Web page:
Data indicates China's recovery on firm footing

Updated: 2013-11-12 14:44


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Data indicates China's recovery on firm footing

Two buyers examine products for Christmas in Yiwu, Zhejiang province. Thanks to stronger demands from the United States and European Union. China's exports in October increased 5.6 percent year-on-year, the General Administration of Customs said on Friday. [Photo / China Daiy]

According to the NBS, China's urban fixed-asset investment, another economic growth driver, expanded 20.1 percent year on year to 35.17 trillion yuan in the January-October period.

China's exports, the third economic driver, rebounded more than expected to 5.6 percent year- on-year in October, from the year-on-year contraction of 0.3 percent in September, according to customs figures.

Also in October, China's industrial added value growth accelerated to 10.3 percent from a year earlier, the second-highest this year and 0.1 percentage points less than that for August.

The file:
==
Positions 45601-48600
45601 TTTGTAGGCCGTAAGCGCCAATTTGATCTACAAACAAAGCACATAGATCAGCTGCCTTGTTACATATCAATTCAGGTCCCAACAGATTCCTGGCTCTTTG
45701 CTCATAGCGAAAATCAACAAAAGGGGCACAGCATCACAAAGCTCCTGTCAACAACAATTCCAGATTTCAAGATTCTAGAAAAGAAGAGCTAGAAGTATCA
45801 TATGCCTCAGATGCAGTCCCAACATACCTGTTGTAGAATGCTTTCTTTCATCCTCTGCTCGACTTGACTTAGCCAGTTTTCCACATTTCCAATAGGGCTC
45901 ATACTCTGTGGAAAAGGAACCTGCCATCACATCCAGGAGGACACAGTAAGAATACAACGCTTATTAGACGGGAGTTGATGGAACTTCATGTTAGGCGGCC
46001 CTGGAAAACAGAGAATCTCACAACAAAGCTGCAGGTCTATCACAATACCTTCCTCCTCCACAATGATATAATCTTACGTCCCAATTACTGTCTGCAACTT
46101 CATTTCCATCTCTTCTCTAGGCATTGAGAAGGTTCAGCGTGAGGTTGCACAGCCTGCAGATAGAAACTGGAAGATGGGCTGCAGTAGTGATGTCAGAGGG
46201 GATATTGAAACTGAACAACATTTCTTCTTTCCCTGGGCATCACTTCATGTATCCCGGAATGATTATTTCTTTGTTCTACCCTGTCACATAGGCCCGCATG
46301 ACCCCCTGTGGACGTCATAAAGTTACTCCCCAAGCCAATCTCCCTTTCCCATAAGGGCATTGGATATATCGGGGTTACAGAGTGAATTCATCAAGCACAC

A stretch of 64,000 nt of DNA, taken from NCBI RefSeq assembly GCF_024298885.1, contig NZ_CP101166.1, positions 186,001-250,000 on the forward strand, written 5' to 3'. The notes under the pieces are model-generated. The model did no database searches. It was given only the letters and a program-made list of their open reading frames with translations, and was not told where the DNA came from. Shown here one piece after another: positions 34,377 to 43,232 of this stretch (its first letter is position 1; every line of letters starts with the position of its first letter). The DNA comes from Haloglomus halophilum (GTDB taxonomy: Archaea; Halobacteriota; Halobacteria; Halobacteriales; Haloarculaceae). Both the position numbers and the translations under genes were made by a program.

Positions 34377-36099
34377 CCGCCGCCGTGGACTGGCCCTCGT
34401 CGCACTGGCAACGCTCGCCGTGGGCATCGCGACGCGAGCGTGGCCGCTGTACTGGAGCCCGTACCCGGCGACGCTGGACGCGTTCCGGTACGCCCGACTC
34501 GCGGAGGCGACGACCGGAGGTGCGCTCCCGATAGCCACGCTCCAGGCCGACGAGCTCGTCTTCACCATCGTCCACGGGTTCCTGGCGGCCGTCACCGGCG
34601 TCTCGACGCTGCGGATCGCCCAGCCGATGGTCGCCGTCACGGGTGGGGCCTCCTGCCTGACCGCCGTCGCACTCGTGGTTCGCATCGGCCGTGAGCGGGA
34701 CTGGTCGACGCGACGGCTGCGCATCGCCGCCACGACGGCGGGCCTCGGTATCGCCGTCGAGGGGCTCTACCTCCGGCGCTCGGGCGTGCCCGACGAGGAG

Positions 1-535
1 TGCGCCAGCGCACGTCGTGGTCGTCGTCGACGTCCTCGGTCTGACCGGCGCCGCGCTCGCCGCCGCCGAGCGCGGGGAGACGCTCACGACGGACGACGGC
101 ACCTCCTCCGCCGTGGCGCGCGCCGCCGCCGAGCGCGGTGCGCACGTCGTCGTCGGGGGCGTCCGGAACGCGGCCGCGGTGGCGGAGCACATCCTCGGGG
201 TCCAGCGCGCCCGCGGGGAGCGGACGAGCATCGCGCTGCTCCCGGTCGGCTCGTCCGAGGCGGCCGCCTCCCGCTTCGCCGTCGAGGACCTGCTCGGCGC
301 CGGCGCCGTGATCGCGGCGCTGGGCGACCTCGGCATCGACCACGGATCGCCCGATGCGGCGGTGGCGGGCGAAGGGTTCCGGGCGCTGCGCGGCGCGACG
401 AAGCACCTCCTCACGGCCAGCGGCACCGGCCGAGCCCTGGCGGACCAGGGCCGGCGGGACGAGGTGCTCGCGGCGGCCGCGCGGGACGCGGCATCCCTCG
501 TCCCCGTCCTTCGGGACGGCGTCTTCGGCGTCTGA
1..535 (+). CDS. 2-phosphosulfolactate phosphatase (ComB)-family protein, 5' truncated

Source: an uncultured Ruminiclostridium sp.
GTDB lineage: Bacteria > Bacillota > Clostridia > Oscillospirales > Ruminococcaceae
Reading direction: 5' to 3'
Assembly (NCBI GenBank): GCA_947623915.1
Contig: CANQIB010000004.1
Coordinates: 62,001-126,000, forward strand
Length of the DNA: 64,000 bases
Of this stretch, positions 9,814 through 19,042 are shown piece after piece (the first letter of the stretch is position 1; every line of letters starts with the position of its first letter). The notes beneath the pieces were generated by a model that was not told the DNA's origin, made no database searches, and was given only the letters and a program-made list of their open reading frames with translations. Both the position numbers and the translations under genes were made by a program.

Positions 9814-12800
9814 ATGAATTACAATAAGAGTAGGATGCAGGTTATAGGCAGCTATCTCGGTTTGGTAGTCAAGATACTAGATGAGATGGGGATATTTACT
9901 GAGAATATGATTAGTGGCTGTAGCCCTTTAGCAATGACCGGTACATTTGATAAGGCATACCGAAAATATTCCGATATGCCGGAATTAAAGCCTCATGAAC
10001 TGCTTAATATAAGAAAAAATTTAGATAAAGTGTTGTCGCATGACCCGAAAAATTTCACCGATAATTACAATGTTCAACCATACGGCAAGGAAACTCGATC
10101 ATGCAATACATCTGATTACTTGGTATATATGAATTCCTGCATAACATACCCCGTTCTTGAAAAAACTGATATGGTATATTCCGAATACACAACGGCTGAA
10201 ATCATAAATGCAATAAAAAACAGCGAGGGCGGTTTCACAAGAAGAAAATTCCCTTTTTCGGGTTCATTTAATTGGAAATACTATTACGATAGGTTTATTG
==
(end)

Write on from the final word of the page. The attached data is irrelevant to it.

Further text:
China uses industrial added value to measure business activities of designated large enterprises that each have an annual turnover of more than 20 million yuan. It is an important indicator to weigh China's industrial activities and the country's manufacturing-based economy.

"Accelerating industrial production growth, steady consumption and investment demand, together with a rebound in exports suggest that China's growth recovery is on a firm footing," an HSBC research team led by chief China economist Qu Hongbin said in a note.

The rebound of China's export growth in October beat market expectations and provided a temporary relief for China's external outlook, but caution is still warranted in the coming months, Qu said.

"On the domestic front, consumption and investment growth remained steady. This could continue to offset the uncertainty in external demand... We expect Beijing to keep the current policy stance in place to maintain steady growth going into 2014," he added.

China's gross domestic product growth accelerated to 7.8 percent in the third quarter this year, up from 7.5 percent in the second quarter and 7.7 percent in the first quarter. In 2012, China's full-year annual growth eased to 7.8 percent, its weakest since 1999.

Lu Ting, chief China economist with Bank of America Merrill Lynch, echoed Qu's judgment.

Data indicates China's recovery on firm footing

October trade figures beat estimates

China's industrial output growth picks up

Fixed-asset investment up 20.1% in Jan-Oct